Even considering the lure of such an incentive, the number of nine-hole competitions held has been a revelation: 45,000 rounds were logged in two months spanning June and July. Not only is that figure taken from the depths of winter, it is 15 percent up on the same two months last year. Starting Play 9 in January next year should further boost those numbers.
Gallichio says a combination of the reduced time required and a novelty factor coupled with the ease of running a nine-hole competition has boosted interest. “Many golfers have only got time to play nine holes,” he says.
Pining For Nine
Golf Australia estimates there are 400 nine-hole courses among the 1,700 or so golf facilities scattered across the nation. They’re urban and rural, both remote and right around the corner. And from an architectural perspective, many of our best nine-holers are just a breath behind the elite ‘big’ courses. King Island, for example, is home to a well-established nine-hole layout beside the sea that is ridiculously good and pre-dates its more vaunted 18-hole siblings on the island by decades.
Incidentally, it is Australia’s smallest state that has the most nine-hole courses, when considered on a per capita basis. Tasmania is today highly regarded for its rising number of world-class 18-hole courses, but a healthy host of nine-holers is a critical part of the state’s golf heritage.
“I would suggest it’s a bit of a sociological phenomenon,” says Stuart Eaton, Golf Tasmania’s golf operations manager. “A lot of the courses are located in small towns, with some having very, very small membership numbers.”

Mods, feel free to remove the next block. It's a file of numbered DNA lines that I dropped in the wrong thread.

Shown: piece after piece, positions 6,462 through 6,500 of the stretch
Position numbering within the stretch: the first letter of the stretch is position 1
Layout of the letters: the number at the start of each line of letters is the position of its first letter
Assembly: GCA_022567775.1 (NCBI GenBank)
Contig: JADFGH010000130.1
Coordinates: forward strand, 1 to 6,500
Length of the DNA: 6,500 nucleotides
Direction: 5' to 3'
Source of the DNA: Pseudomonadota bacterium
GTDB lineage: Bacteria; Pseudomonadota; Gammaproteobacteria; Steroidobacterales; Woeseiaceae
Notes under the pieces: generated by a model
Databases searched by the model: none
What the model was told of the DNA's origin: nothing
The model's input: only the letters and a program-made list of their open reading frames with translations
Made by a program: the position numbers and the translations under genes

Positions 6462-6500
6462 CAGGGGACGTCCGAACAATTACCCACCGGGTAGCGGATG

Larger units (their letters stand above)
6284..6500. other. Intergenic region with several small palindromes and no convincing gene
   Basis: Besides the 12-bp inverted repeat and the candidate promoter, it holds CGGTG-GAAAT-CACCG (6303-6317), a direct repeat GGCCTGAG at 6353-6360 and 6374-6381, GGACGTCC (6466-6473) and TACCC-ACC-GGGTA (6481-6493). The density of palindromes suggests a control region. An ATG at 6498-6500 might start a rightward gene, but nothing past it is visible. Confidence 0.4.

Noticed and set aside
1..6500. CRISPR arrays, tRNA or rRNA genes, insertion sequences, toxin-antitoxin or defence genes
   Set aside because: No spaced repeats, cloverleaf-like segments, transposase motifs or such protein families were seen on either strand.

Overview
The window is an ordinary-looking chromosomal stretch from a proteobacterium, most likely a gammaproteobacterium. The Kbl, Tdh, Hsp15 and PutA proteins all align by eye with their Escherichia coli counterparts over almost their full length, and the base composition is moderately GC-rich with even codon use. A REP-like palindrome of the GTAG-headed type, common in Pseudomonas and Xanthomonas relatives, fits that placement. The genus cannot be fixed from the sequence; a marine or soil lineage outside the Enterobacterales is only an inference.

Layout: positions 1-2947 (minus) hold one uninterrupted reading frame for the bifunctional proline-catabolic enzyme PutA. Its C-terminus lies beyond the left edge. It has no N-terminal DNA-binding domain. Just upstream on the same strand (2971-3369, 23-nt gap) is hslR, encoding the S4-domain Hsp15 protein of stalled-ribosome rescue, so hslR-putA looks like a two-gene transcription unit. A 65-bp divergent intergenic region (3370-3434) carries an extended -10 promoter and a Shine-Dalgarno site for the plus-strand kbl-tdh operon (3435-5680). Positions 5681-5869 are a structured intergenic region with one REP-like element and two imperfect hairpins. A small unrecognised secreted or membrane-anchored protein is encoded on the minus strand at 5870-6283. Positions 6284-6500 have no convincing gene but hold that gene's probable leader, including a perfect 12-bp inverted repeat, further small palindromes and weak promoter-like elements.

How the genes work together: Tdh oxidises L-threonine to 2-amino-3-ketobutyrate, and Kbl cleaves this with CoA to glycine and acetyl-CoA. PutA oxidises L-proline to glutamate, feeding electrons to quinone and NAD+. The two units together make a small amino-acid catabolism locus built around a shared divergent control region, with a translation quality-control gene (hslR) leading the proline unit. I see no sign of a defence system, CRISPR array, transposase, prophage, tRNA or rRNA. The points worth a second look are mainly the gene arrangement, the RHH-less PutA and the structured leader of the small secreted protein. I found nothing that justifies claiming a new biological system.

Nationally, some nine-holers ask golfers to play the identical course twice if they wish to quench their 18-hole desires, while others sprinkle a little variety by creating alternate tees on some or all of the nine holes. Your correspondent spent his late teens as a member of a club with a nine-hole course. At my golf-mad peak, I once played those nine holes six times in one day, to which the club pro quipped: “You must be dizzy going around that many times!”
My take then, as now, is that regardless of how many holes a course might contain, each circuit brings its own set of challenges. One newish course on the outskirts of Bangkok, called Nikanti, is an 18-hole design with three distinct six-hole loops. Playing as few as six or even three holes is not only allowed but encouraged. The message is: 18 holes is the maximum on offer at most courses, not the minimum, and certainly not the rule.